Oh dear, here we go again with yet another Breakout variant. Well, not exactly. This one's a little different.
It has all the usual features of the Breakout games. The bat, the ball and the wall of bricks. Let the ball get behind the bricks and you lose a life. All pretty basic stuff, so what's new?
For a start, there's normally more than one bat on screen. That's been done before, you say. The bats can be on different walls and even floating in mid air. Seen it before, you say. You can have simultaneous two player action. Yawn. But have you seen all of those features on one common game? All this and a screen editor. Wow!
The aim behind TRAZ is to destroy all the blocks on a screen and then escape through one of the exits into an adjacent screen. To destroy the bricks, you have to bounce a ball off your bat into them, or use one of the pods that fly around, giving you special powers when caught.
The 64 screens are arranged in a maze of eight by eight screens. You have to try to find your way out, whcih isnt veryt easyt, when you consider you have to clear the screens before you can even try.
It's the large amount of things going on at once on a screen that makes TRAZ a lot harder than most other Breakout clones., For example, having four bats under your control at once, one on each wall, as well as having lots of roaming monsters and funny little tiles that change the ball's path make some screens almost completely unplayable.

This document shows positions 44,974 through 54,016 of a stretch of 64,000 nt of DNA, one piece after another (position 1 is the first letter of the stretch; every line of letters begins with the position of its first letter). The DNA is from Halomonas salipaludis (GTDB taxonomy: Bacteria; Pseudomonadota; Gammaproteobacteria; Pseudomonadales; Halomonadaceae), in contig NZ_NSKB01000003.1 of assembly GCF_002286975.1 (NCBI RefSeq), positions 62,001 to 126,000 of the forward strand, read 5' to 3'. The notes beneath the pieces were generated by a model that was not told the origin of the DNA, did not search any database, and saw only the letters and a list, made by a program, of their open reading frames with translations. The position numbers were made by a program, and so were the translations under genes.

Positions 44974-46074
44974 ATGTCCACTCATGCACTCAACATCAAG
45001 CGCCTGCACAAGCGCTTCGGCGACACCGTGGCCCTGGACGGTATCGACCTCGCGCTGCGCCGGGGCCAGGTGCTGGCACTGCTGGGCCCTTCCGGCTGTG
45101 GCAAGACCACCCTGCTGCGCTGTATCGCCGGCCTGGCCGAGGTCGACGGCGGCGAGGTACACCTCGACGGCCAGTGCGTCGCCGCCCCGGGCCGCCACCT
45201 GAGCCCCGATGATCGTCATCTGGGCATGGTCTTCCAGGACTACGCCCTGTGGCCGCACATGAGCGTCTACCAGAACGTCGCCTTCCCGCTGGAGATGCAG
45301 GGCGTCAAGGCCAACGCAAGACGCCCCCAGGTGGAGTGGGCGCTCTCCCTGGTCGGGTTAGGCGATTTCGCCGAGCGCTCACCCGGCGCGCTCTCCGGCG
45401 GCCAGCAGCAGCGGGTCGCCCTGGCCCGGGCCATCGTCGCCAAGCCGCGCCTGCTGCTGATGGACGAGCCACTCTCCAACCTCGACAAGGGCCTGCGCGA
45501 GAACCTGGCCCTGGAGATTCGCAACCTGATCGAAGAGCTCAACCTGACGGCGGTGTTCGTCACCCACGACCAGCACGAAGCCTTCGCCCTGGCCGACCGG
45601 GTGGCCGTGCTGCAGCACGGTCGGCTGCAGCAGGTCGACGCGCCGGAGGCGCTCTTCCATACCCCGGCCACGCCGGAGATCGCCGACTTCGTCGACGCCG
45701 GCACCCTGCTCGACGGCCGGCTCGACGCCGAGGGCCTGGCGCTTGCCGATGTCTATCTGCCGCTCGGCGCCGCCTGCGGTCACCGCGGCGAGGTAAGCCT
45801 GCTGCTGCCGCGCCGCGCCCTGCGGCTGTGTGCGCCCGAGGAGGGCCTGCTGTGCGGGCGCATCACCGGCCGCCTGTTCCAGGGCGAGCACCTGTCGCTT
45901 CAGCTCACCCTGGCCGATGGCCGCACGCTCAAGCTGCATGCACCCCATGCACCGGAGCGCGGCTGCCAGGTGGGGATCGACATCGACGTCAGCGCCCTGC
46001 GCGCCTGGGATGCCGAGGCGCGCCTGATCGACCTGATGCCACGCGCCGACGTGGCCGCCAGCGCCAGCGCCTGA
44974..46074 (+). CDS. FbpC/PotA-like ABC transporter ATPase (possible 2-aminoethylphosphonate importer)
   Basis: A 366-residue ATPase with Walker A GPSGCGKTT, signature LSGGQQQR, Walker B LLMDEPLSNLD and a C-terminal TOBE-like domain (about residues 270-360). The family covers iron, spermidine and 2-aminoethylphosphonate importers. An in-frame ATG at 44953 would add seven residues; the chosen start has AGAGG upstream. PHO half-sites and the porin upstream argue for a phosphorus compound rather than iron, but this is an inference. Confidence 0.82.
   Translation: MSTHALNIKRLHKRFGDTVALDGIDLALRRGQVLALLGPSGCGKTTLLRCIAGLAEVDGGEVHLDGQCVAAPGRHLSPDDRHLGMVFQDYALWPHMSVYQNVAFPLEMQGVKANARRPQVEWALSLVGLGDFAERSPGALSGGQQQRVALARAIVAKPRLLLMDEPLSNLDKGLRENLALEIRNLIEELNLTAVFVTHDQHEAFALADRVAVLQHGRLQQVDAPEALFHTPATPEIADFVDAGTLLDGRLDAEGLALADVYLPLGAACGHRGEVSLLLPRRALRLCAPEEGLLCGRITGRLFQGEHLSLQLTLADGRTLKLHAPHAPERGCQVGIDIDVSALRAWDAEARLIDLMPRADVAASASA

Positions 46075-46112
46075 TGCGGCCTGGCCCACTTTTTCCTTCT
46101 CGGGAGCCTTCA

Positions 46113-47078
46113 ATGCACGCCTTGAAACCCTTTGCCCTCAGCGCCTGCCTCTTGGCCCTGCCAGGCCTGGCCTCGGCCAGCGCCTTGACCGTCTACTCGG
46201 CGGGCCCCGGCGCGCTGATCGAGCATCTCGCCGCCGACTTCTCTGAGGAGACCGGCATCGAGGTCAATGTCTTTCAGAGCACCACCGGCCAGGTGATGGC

The graphics on the whole are great, even better than the megafab Arkanoid 2 and Batty screens. The backgrounds are shaded and colourful, but there's none of the old problem of not being able to make out the ball. The bricks are colourful and shaded, and of course, clash free.
The screens are well laid out and most are amazingly taxing. Designs like the original Ace 2 advertisement and a flag appear in places and due to most of the screens irregular shapes, there's not much chance of getting a lucky ball trapped in the back, bouncing around, knocking out huge amounts of bricks and knocking up some mental scores.
The screen designer is easy to use. Simply a matter of choosing a type of tile and laying down as many as possible. All your designs can be saved out and loaded back in to be continued later. The only thing I didn't like about the designer was the way you have to design all 64 screens and the map, as opposed to just one screen.
TRAZ isn't anything new to the world of Spectrum games. That said, it is a little bit different, and worth a look if you're a fan of the genre or are just after a bit of a challenge.
Reviewer: Tony Dillon
A fresh twist on the old Breakout theme, a little too confusing to be playable.